Can I just admit it? I love church. But I'm not all that energized by it. Quite often, I'm discouraged. And here's what I mean: when I walk out of church, more frequently than not, I have the nagging feeling that something holy just happened, and I missed it.
For years, I tried to trace this back to my own psychological state, to my level of engagement, to my distraction, to my neglect. I've tried and tried to do "better" at church, to be more fully there, to seek out the God in the worship and to worship Him. Occasionally, I can do that but on the cusp of true worship and that strangely warm feeling that God is near, I inevitably remember where I am and what's going on and I'm pulled back out of it.
For years, I thought there was something wrong with me. Something terminally, spiritually wrong with me.
And then I discovered...I'm an introvert.
There's a lot of misconception out there about what it means to be an introvert or an extrovert, namely that the latter enjoys the company of people and the former despises it. There's a mischaracterization that the introvert prefers to be alone, would like things quiet, and doesn't care much for the social interaction of a place like church. (The extrovert, of course, would thrive there.) But none of that is true. The introvert/extrovert distinction simply identifies where you draw your energy from - from within or from without (to put it simply).
As an introvert, I draw my energy from within. From being alone. From having down time. From having a place where I can connect to the deepest things within me and refuel. On the spiritual level, this is true down to the deepest sense. My spiritual well is deeper than my social well, and so to connect with God on a meaningful, energizing level, I draw way in.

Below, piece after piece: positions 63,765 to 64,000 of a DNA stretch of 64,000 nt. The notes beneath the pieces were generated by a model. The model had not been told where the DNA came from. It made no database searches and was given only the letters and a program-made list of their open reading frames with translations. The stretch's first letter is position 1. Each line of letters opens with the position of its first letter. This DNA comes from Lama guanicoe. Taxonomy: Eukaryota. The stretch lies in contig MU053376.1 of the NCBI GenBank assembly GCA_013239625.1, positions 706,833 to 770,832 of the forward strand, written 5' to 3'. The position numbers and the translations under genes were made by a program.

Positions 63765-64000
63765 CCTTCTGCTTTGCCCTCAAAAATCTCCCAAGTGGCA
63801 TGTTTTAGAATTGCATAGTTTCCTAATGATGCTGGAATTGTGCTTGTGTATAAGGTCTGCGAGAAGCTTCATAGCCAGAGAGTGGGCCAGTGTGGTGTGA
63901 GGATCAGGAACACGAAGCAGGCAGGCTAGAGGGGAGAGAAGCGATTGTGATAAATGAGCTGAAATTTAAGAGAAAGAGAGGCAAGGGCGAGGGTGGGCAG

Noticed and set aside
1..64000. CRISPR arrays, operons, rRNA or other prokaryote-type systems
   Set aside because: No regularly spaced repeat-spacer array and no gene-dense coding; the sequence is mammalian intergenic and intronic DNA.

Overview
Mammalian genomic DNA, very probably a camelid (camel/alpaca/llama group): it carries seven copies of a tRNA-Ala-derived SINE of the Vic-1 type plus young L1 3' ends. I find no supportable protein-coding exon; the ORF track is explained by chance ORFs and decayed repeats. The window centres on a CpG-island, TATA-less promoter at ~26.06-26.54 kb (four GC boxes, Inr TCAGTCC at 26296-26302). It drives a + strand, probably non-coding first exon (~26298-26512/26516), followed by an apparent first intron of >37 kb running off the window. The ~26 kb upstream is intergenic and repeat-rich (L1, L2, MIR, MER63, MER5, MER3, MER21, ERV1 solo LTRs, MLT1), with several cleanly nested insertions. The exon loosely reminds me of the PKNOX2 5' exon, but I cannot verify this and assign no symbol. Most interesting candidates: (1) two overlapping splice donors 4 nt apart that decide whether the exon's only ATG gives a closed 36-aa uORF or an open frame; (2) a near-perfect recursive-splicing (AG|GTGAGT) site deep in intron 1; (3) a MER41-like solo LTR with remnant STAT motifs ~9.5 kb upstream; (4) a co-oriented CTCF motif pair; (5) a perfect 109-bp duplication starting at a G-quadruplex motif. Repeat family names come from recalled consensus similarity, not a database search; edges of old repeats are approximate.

Which is totally fine except that church, the place where we go to connect with God as community, is way out.
Now, I'm not saying the church needs to change. In fact, it doesn't. The community aspect of church is central to my Christian faith, and the fact that I can walk into that building on a Sunday morning and find a whole group of people turned toward God is a blessing. It strengthens me to know this community is around me. But when the doors close and the music starts, I find myself torn between the Christ and the congregation. It's just the way it is.
If I throw myself into the worship, I can find God, but I forget where I'm at. The closer I commune with my Christ, the more disconnected I seem to the church around me. In one of these moments, I've had a sister jokingly wave her hand in front of my face and ask if I was there or if I'd "zoned out," which of course brought me right back into the church to see the people all around me singing their praises, though I suddenly felt strangely disconnected from mine.